I don’t use chemical pesticides or insecticides on my plants. This means that by the time we eat our garden produce I can be sure that, for the most part, no chemicals have been added to it or used to kill off beneficial insects such as bees, ladybirds and praying mantises.
There are some commonsense things you can do in your garden to discourage pests and disease:
Keep an eye on it. If you check your garden daily (like I do with a glass of wine in the evening) you can stop pests before they get a hold on your plant.
Plant a big range of plants rather than just one kind, so that you don’t get a build up of pests on one type of plant.
Be a tidy Kiwi. Just as you shouldn’t leave pools of water around the place to encourage mosquito larvae, it is a good idea to remove old leaves and rotting wood that slugs and snails can hide under.
As mentioned above, every time you spray to get rid of one insect, you are also endangering ladybirds and praying mantises, which in good quantities can be very effective bug-eaters. See if you can physically remove the unwanted insect first.
Here are some recipes I use to discourage pests and disease:
Natural Spray to Kill Bugs
3–4 chilli peppers
3–4 cloves garlic
1⁄2 cup water
1⁄4 cup liquid detergent (I use Dr Bronner’s Castile Soap). Enough water to fill remainder of spray bottle
Steep the chilli and garlic in the water over a low heat for 15 minutes. Cool and then pour into a spray bottle with liquid detergent. Fill the rest of the bottle with water.
Powdery Mildew Spray
1 litre water
Mix and spray on affected plants.
Another excellent insect and mildew treatment uses rhubarb leaves. The leaves are highly toxic to humans, and do be aware that this will kill bees and has a minimum withholding period of two days for anything you are going to eat.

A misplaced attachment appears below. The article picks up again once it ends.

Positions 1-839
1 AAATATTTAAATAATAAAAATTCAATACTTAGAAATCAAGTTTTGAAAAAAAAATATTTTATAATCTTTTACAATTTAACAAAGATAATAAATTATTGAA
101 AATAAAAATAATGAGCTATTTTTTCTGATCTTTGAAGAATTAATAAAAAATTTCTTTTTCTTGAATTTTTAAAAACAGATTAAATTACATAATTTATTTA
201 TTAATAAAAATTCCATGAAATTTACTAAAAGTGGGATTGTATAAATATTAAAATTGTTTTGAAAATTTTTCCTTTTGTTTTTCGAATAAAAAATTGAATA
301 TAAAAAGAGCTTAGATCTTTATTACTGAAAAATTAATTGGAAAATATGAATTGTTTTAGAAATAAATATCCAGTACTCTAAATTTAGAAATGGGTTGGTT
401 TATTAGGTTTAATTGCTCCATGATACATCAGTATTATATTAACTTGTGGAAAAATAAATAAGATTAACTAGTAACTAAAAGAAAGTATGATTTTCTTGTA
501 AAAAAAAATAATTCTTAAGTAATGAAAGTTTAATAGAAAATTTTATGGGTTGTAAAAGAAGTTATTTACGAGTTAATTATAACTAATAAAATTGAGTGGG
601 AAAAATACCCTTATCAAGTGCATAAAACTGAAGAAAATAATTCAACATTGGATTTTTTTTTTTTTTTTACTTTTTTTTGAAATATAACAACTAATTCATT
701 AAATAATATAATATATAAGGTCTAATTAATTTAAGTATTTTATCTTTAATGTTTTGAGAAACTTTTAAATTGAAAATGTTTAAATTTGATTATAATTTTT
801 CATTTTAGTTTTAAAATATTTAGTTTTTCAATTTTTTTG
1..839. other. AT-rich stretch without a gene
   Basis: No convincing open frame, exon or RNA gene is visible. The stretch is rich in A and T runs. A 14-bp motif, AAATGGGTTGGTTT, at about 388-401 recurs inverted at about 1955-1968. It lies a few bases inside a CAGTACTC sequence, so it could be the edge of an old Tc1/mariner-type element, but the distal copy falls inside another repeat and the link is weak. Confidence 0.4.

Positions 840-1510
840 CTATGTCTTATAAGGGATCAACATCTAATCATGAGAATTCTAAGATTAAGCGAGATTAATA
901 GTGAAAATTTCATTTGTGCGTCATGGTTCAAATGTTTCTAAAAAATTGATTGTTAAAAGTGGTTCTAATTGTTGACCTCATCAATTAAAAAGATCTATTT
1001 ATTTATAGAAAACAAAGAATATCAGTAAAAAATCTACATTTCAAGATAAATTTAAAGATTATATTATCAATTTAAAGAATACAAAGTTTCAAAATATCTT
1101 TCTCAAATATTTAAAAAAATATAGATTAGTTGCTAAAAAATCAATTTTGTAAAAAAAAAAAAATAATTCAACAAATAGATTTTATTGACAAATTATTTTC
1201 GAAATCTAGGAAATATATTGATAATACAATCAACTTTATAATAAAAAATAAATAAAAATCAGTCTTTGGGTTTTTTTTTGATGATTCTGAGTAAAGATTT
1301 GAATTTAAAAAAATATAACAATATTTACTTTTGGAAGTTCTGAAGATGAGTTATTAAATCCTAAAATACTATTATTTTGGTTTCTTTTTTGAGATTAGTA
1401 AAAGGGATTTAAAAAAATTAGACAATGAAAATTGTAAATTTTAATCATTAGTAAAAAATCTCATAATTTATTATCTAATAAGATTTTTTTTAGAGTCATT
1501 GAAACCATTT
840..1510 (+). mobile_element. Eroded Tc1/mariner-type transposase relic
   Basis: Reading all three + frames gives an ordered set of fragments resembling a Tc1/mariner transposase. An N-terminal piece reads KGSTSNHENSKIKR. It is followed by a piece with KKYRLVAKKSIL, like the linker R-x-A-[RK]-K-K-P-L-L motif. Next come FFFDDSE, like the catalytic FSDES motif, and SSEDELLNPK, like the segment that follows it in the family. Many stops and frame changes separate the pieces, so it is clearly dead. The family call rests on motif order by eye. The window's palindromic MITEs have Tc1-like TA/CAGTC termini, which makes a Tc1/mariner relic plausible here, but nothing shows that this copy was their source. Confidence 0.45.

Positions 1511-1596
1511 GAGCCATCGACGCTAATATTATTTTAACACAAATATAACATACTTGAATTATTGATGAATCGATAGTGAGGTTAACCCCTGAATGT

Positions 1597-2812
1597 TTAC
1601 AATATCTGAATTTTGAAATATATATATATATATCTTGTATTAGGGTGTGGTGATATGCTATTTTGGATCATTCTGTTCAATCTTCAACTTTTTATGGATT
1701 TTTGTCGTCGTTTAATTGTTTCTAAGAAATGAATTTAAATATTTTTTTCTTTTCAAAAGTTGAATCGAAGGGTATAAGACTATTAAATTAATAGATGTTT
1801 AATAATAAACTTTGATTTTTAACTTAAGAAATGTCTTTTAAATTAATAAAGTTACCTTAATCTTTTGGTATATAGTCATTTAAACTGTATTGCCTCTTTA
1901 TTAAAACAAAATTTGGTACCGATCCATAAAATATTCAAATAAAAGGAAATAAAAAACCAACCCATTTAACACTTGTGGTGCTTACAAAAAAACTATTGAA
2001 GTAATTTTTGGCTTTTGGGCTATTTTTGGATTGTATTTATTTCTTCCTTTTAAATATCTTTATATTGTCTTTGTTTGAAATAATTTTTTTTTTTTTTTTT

In a glass or enamel container, simmer 500g chopped leaves in 1 litre of water for 20–30 minutes, then cool and strain. Dilute at 1:100 with water, and spray.
Collect a good handful of the insect pests that are causing damage. I use an old Agee jar with a piece of paper spread over the top, with a hole just big enough to pop the bugs through. Put them in a kitchen blender with about 2 cups of water and blend at high speed until the insects are reduced to a pulp. Strain through a piece of cloth, and then dilute 1:4 with water. You may need to spray a few times before you get rid of them.
Or you can simply crush a few to death and leave them lying around as a deterrent.
Dissolve 1 tablespoon of Wendyl’s Premium Baking Soda in hot water and then add 1 tablespoon each of dishwashing liquid (I use Dr Bronner’s Castile Soap), vegetable oil and liquid plant food. Add this mixture to 5 litres of water and spray every two days for a week and then every two weeks as a maintenance dose.
Wendyl’s Fungus Spray
Dissolve a teaspoon of Wendyl’s Premium Baking Soda in 1 litre of warm water. Add a teaspoon of liquid dishwashing soap (I use Dr Bronner’s Castile Soap) and spray infected plants thoroughly, making sure you cover the underside of the leaves.
Neem Bug Spray
1 litre warm waterMix together in a spray bottle and use within 8 hours. Spray all the leaves and the ground around the plant and allow seven days for it to work. Reapply in 7 days if bugs are still present.